By Lisa Monforton
Sometimes you really don’t have to go that far from the big city to feel like you’re a million miles away. Walking amid the silence of the aspen forest on a bluebird winter day at Hideaway Adventure Grounds, with John Ritchie as his dog, Buddy, and our dog, Anouk, chased each other in the snow, felt like just that kind of much-needed escapism.
Hideaway is just a 20-minute drive south of the hamlet of Lac La Biche and two hours northeast of Edmonton. Ritchie lived on the property in a trailer for years while he managed a nearby campground and worked in Indigenous tourism.
Through that experience and his time working at a bank, Ritchie was struck with the idea that his land could be more than just a place to camp, but a transformational experience for people to experience and learn about traditional Métis ways.
Hideaway Adventure Grounds opened in 2018 and has become a place that Ritchie is proud to share with people. He invites visitors to experience Indigenous culture through storytelling and land-based teachings, identifying plants and bush-crafting skills, like building fires and shelters.
Matthew Morrison, a University of Calgary student, recently spent a couple of days at Hideaway with his girlfriend. Majoring in English, he is learning Indigenous literature but wanted to experience the culture first-hand.
John Ritchie performs a jig, as visitors look on.
“We selected a whole bunch of activities and John customized it to our interests, so it made sense,” says Morrison.
Ritchie guided Morrison and his girlfriend through the forest by snowshoe, pointing out various plants, and how they could be used in day-to-day Indigenous life, such as for tea-making or medicines.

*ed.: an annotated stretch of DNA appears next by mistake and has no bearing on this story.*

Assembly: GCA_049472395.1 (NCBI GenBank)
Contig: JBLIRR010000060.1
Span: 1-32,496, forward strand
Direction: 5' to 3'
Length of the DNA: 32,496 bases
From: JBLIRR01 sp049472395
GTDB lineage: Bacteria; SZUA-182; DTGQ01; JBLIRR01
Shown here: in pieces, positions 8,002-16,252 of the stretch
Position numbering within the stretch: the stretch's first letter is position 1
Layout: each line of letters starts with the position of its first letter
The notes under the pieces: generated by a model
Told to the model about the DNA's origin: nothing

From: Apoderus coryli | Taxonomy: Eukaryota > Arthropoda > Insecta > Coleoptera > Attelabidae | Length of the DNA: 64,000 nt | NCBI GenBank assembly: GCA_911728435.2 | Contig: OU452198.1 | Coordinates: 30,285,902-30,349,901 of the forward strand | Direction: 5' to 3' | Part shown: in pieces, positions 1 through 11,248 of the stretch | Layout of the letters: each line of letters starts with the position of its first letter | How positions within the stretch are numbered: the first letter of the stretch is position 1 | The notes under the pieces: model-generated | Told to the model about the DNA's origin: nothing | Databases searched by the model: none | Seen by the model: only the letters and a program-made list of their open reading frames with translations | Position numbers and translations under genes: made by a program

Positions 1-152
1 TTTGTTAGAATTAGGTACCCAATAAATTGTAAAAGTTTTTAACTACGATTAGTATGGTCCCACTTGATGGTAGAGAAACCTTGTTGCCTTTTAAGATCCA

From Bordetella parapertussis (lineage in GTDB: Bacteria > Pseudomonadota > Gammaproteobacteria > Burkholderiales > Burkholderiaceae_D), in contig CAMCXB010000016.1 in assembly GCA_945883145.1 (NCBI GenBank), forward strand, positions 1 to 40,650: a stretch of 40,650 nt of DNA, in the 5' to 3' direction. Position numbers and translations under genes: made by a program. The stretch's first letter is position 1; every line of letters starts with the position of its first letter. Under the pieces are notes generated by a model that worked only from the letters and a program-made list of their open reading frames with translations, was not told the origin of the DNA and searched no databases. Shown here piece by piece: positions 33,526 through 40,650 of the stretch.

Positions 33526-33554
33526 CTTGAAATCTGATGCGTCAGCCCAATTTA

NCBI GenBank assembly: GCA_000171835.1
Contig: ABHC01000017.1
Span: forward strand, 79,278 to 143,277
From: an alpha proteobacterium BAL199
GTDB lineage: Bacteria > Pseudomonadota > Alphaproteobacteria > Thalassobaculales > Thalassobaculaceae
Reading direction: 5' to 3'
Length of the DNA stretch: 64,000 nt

The couple also learned how to clear a site in the woods and make a shelter. Their sleeping accommodations were a little more luxe – a four-sided canvas wall tent, complete with a kerosene heater and cozy blankets, making the extra blankets they’d brought unnecessary.
Guests can stay in these cozy canvas tents at Hideaway Adventure Grounds, near Lac La Biche.
One of the most memorable parts, Morrison says, was learning from Rose Nicholls, a knowledge-keeper who works with Ritchie. They spent a few hours sipping Labrador nettle tea, making bannock and then Rose showed them a traditional Métis dance known as the Red River Jig – fascinating for its fancy footwork. “I felt like this was a part of the culture that is part of everyday life,” says Morrison.
Hideaway Adventures is just one of many places to check out on a visit to Lac La Biche in Lakeland County. Read the full story at SnowSeekers.ca.
Plan your trip
For more info on Lac La Biche, visit the Lac La Biche County website.